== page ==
September 25, 2020

Marketing Success in the Pandemic Era


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Marketing Success in the Pandemic Era by Brian CalifanoOne common thread that is weaving our clients together is a question about how they should allocate marketing dollars in these unprecedented times. I reached out to my good friend and SMB advocate Peter Stein, Sales Executive for Didit, and an excellent resource for other professionals to help them grow their businesses.

The following is an excerpt from Peter’s blog that was written on this topic:

In previous articles at the onset of the current pandemic, we advised our clients to resist the temptation to cut back on marketing — and especially, digital marketing — spend. Today, we’re back with more advice on keeping your name out there while positioning your business for success in the post-COVID era. You may be doing some of these things already. But if you aren’t, get ready to step up your game and earn more from your marketing.


Even before the pandemic, consumers gravitated towards Google My Business (GMB)—the suite of visibility tools Google provides to businesses at no cost—to find and qualify local businesses. When COVID restricted travel, consumers especially sought out accurate information about local business availability. 

Google quickly responded by adding even more useful features to GMB, empowering businesses to better inform customers with status updates from basic hours of operation to specific notices such as available curbside pickup. GMB also now allows businesses with multiple locations to post updates across them all.

Our advice is to visit your GMB profile today and take full advantage of GMB’s new features to maintain a strong, relevant, and profitable search engine presence in our post-COVID world.


Realtors led the pack of business groups most impacted by COVID’s restrictions on person-to-person contact. However, the forward-thinking elite quickly instituted virtual walk-throughs and Zoom and Chime-based video conferencing to build and maintain personal relationships with prospects and customers. Trade shows (and even political conventions!) soon embraced the shift to a completely virtual model, inspiring many formerly “in-person only” activities to follow suit.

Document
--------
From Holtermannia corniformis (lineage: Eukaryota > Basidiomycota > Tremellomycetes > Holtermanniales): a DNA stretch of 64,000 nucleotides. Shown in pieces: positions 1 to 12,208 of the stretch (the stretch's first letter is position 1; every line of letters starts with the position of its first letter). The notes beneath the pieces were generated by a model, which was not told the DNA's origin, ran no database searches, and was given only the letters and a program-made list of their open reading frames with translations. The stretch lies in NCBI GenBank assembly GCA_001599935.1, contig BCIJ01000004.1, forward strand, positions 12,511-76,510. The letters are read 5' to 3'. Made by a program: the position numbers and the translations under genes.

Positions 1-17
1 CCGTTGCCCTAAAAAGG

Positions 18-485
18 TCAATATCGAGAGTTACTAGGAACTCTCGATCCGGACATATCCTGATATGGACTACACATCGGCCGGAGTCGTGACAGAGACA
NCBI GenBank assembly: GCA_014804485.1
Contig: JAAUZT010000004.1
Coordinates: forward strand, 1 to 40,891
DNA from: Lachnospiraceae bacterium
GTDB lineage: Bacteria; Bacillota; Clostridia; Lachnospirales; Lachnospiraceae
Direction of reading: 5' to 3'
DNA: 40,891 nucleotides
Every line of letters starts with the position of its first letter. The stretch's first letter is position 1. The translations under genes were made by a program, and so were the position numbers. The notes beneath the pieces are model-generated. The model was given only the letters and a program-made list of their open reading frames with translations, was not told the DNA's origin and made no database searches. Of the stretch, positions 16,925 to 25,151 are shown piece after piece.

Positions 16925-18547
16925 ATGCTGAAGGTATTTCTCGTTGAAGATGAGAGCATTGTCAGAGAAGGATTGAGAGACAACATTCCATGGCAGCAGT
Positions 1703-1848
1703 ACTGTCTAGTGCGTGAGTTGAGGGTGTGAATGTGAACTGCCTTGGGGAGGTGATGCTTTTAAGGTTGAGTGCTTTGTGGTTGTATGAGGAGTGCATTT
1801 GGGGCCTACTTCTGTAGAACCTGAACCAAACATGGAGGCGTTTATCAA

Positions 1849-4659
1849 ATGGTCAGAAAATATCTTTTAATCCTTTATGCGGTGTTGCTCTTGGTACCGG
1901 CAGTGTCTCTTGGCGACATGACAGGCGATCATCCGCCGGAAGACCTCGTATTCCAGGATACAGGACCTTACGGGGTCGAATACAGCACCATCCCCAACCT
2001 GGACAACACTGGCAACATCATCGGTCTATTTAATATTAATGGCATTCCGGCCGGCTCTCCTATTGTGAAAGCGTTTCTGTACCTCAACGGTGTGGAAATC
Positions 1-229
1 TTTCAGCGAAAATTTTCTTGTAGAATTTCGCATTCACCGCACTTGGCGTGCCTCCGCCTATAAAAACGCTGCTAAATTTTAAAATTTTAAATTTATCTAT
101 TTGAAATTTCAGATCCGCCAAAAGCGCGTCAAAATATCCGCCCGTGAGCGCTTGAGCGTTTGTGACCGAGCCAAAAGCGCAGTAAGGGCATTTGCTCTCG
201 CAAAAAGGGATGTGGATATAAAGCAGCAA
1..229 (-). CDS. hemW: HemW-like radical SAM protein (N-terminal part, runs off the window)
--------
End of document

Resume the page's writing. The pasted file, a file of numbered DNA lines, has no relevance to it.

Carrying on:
Our advice is to squeeze every possible marketing advantage from this new virtual environment. For example, try recording a presentation on Zoom and repurposing some of the content on YouTube or another social media channel. You could even use transcripts from conferences to populate search engine optimized web pages. Get creative and keep pushing the envelope.


Businesses large and small use email newsletters to maintain close contact with customers and prospects. In normal times, typical newsletter content can skew towards the self-promotional side (which isn’t a bad thing since subscribers love hearing about new products and promotions). However, in today’s environment, consumers frightened, disoriented, or otherwise concerned with an uncertain future want more from a business than the average marketing pitch.

As consumer needs shift, focus your newsletter content and tone away from your product or service line. Instead, discuss news in your community, your efforts to support local recovery, and how subscribers can lend a hand. In return, you can improve open rates, increase forwards, and earn higher brand affinity.


For businesses dealing with post COVID inactivity, there is no better time to audit and improve your marketing performance. From paring duplicate social media accounts, to boosting performance on mobile devices, to aligning your creative and content with the mood of 2020 in order to resonate with the needs of today’s audience—now is the time to pick up the slack.

Keep an eye on competitors adapting to the new normal. Learn from the successes of the innovators—and learn even more from the failures of the ones lagging behind. As a small business—with fewer organizational layers to block or slow market-driven adaptive strategies—you can move quickly to outmaneuver competitors by pivoting your messaging, product line, and marketing spend.

Use this downtime to fully gauge your marketing strength and weaknesses and formulate a plan for growth. The modern consumer still needs time to spend at 2019 levels. And you must be ready when the demand returns later this year or (hopefully) sometime in the next one.

Takeaway: Winston Churchill once said, “Never let a good crisis go to waste.”  This is the time for companies to invest in their digital marketing strategy.  Reach out to us at or connect with Peter Stein on LinkedIn to learn more about leveraging your digital marketing to your advantage in this environment.

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